There were other odd things about the school. We had these word rules. The students were referred to as friends. We weren't supposed to say Kids, line up. We said. Friends, it's time to line up. I hate the overuse of the word friend. There's something so forced and phony about it.

We weren't supposed to say things like play and toys. Instead we were to say work. It's time to do your work with the blocks! Why the hell is play a dirty word? Although I guess it was somewhat accepted because my job title was Creative Play teacher. I initially thought the school was fairly decent because it provided the children with an hour a day in the creative play room. In NYC, I had been taught that play is the most important way for children to learn. That's common sense though. Isn't it? I mean especially for preschoolers.

Then the director later told me WHY she had started the creative play program. When the children were doing their math and reading lessons, they started being imaginative with toys instead of learning their numbers and letters. So the director gifted the kids with an hour of imaginative play. From what she said, it seems she didn't think play is important for children. It's more like she wanted to get it out of their systems.

Why can't kids have time to be kids?

I think even adults should have time to be kids!

Instead we're pushing kids to be like adults.

The Candlebark website has information about their educational approach.

Nothing really shouts out to me as being amazing or horrible.

Their religious statement is interesting: We unapologetically recognise Christmas as a celebration of the birth of Jesus Christ, and we acknowledge that Easter is the time when the death and resurrection of Jesus Christ are honoured by Christians. We are non-denominational. We respect the belief systems of Buddhism, Islam, Christianity, Judaism, and Hindu, and we aim to give students a good understanding of world religions.

I think that's fair.

They stress that they are not a free school--kind of in a way that I find to be somewhat sarcastic and demeaning.

We are not a school without rules, a free school, a hippie school. We expect students to be on time for lessons, with the right equipment, and ready to learn.
We are not a new age school. We don’t read tea-leaves, and ouija boards are not on the curriculum.
I personally like free schools. If I was going to send Jack to one, that's where I'd prefer he go.
Are there any free schools in Victoria?

Yes! There are. The funny thing is Lord Wiki lists Marsden schools as one of them. Maybe that's why they explicitly point out that they're not this type of school. I guess I can excuse them for sounding a bit defensive.

I don't like this statement. It reminds me too much of the Fort Worth preschool. “Fun” is not a word that we use very often. People looking for fun might be better advised to consult the Yellow Pages under the heading “Clowns”. On the other hand, we know how powerfully motivation affects learning. Enjoyment of an activity can of course significantly improve learning capacity, but other motivations can be powerful too. For example, understanding that an activity is important can be highly motivating. Recognising that there is a greater purpose to an activity can be highly motivating.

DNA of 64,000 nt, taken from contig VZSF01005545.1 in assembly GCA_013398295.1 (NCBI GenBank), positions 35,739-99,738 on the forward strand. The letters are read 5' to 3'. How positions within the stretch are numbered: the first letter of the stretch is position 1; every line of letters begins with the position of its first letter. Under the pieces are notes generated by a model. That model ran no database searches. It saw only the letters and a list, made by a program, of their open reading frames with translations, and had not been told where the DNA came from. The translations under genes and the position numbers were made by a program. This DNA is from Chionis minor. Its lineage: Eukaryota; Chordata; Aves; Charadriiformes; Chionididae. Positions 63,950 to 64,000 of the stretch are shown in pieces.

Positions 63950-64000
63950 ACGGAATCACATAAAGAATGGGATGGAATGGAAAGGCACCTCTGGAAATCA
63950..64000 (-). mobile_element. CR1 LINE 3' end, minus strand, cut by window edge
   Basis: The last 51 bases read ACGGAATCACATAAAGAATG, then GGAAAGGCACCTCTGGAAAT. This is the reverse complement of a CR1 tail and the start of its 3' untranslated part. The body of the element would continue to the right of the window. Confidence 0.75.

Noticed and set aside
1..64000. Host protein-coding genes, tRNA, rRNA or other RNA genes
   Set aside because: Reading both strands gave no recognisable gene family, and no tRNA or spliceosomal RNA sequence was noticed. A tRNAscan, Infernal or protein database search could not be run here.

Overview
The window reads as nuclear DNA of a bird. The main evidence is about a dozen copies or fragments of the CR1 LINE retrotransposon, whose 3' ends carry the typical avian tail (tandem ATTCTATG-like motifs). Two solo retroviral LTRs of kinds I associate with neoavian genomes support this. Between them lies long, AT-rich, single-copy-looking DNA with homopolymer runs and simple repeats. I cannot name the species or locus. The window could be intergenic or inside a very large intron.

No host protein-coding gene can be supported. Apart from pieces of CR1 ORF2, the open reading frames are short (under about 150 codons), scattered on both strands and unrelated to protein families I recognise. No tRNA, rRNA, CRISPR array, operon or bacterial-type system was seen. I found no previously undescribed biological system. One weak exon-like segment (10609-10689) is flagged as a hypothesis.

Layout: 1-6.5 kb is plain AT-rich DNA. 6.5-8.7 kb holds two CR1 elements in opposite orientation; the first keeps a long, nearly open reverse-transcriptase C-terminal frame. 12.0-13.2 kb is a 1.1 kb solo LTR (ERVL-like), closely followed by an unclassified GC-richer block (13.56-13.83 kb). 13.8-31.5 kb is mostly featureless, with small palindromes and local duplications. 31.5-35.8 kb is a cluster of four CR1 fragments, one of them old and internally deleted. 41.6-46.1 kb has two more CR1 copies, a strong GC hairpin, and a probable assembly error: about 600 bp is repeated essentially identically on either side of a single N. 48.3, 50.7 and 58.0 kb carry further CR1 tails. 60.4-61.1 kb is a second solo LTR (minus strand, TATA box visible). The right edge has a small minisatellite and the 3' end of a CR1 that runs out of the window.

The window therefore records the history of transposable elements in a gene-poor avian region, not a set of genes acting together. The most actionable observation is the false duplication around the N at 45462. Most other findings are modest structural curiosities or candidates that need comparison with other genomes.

There's just something blah about that. I don't think life always has to be fun. But I think learning usually can and should be. Of course I'm coming from an unschooling viewpoint. I'm sitting here with my child who CHOOSES to learn, and always has fun doing so. When he's not having enough fun, he quits and finds something else to learn. The few times I force him to learn something, he acts bored and tortured. And I doubt, during those times, he's learning that much.

When I do my research for these posts, I'm usually having fun. If I'm not enjoying myself it's because the subject matter is boring to me. I may read, and I may spit out the information. But I doubt I'm actually learning that much. You can force someone to learn something, telling them that it doesn't matter if they enjoy it or not. They need to know it so they can pass a test. And they might learn it for the test. But I bet they'll forget most of the information soon after the test.

I have to say I'm not too impressed with Marsden's school. It might not be awful. It's just not too impressive to me. I don't see anything that different or exciting about it.

I'll read the rest of the website though.

They have tips for students.

Don't talk about yourself all the time.

Oops. I fail there. Although I don't think I talk as much about myself outside of this blog. I think I'm more of a listener than a talker. Maybe? Slightly? The exception is if I'm mad about something and need to vent. Then I'll blab on and on about my problems--not just current ones but also any ones from the past.

Don’t say anything bad about someone until you’ve run out of all the good things you can say about them.

Well, that's a pretty good rule. I should try it. I'll do it for our rude Thanksgiving guests. Mrs. Rude-Thanksgiving-Guest is very well organized. She has a lovely sense of humor. She has a cute smile. She's creative. She makes good cupcakes.

There! That was kind of fun. It's more fun to bitch about her though.

Give the teachers chocolate.